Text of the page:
Modulation of IgE and IgG4 with Dietary Treatment of Eosinophilic Esophagitis and Peanut Allergy
Sunday, March 4, 2018
South Hall A2 (Convention Center)
Elizabeth Erwin, MD, Alexander J Schuyler, B.S., Julia A. Cronin, MD, Patrice G Kruszewski, Lisa J. Workman, BA, Scott P. Commins, MD PhD, Thomas A.E. Platts-Mills, MD PhD FAAAAI
RATIONALE: Peanut allergy is thought to have a distinct immune response from eosinophilic esophagitis (EoE). We compared changes in IgE and IgG4 antibodies during cow’s milk elimination (CME) in EoE and in peanut allergy (PA) during peanut oral immunotherapy (OIT).

METHODS: At baseline and after treatment, we measured total IgE and IgG4 as well as specific IgE to milk, peanut, egg, wheat, and soy and IgG4 to peanut extract and milk and peanut components in 13 EoE patients on CME and 19 children receiving peanut OIT. We also measured specific IgG4 to egg components in EoE.

RESULTS: At baseline 54% of EoE patients and 89% with PA had specific IgE to >1 food (p=0.06). In PA compared to EoE, geometric mean titers (GMT) of specific IgE were higher to peanut (p<0.001) and soy (p=0.001) but similar to other foods. In PA with peanut avoidance, total IgG4 was similar to EoE patients consuming milk (p=0.53) with higher specific IgG4 to peanut (p=0.029) and lower specific IgG4 to milk (p=0.007). After 6-8 weeks of CME, GMT of IgG4 to milk (p<0.001) and egg (p=0.003) decreased in EoE. After OIT, GMT of IgG4 to peanut increased (p<0.001), and milk specific IgG4 also increased (p=0.016). Overall, total IgG4 decreased in EoE with CME (p=0.033) but increased in some PA patients during OIT.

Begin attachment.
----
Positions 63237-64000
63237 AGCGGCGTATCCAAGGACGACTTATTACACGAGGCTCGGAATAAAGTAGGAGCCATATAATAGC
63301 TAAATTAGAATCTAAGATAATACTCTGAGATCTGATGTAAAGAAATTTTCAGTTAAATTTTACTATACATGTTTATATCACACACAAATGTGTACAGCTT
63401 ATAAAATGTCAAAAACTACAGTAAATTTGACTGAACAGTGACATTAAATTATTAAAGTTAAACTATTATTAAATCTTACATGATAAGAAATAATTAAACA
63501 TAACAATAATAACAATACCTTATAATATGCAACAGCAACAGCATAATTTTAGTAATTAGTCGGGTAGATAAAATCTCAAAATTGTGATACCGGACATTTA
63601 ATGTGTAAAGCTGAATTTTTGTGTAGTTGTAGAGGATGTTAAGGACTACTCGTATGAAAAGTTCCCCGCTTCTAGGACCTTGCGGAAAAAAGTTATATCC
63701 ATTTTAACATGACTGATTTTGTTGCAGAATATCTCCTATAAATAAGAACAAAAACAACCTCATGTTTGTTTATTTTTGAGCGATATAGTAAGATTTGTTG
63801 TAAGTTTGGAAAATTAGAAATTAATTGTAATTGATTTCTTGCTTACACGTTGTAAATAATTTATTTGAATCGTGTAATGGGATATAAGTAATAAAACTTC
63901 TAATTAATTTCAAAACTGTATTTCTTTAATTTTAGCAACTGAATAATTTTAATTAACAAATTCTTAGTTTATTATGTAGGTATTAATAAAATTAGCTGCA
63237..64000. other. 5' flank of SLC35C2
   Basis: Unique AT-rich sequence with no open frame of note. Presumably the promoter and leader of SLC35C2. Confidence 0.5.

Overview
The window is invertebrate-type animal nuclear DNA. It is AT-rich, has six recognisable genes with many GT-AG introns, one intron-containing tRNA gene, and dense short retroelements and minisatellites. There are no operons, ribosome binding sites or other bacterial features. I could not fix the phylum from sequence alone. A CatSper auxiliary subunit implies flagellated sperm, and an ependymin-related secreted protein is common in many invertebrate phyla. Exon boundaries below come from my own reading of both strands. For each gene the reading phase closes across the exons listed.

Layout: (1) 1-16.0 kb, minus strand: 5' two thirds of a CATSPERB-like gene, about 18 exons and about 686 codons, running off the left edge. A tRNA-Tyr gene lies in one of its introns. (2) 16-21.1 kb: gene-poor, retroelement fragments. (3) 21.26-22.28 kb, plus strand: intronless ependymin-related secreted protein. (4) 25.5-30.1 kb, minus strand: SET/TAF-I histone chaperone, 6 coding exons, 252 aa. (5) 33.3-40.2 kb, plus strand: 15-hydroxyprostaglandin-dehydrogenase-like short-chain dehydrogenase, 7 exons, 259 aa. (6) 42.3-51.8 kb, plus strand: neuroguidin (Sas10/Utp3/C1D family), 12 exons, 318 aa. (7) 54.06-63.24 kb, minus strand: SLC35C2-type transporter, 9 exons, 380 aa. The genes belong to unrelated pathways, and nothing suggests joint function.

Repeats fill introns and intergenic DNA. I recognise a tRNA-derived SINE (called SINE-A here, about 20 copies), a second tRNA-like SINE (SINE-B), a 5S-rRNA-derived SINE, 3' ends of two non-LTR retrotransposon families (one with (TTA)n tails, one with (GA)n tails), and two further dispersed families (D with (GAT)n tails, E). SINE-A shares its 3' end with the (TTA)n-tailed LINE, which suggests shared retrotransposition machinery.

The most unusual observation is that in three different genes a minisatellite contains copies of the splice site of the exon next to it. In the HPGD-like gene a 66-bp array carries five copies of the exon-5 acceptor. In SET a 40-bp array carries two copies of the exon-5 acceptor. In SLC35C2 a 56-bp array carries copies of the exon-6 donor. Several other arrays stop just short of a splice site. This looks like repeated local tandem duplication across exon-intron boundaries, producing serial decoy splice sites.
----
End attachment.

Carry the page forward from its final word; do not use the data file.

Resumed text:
CONCLUSIONS: In both conditions, IgE and IgG4 to multiple foods were detected. With food introduction, IgG4 increased and with food removal IgG4 decreased; however modulation of antibody levels with diet changes did not seem food specific.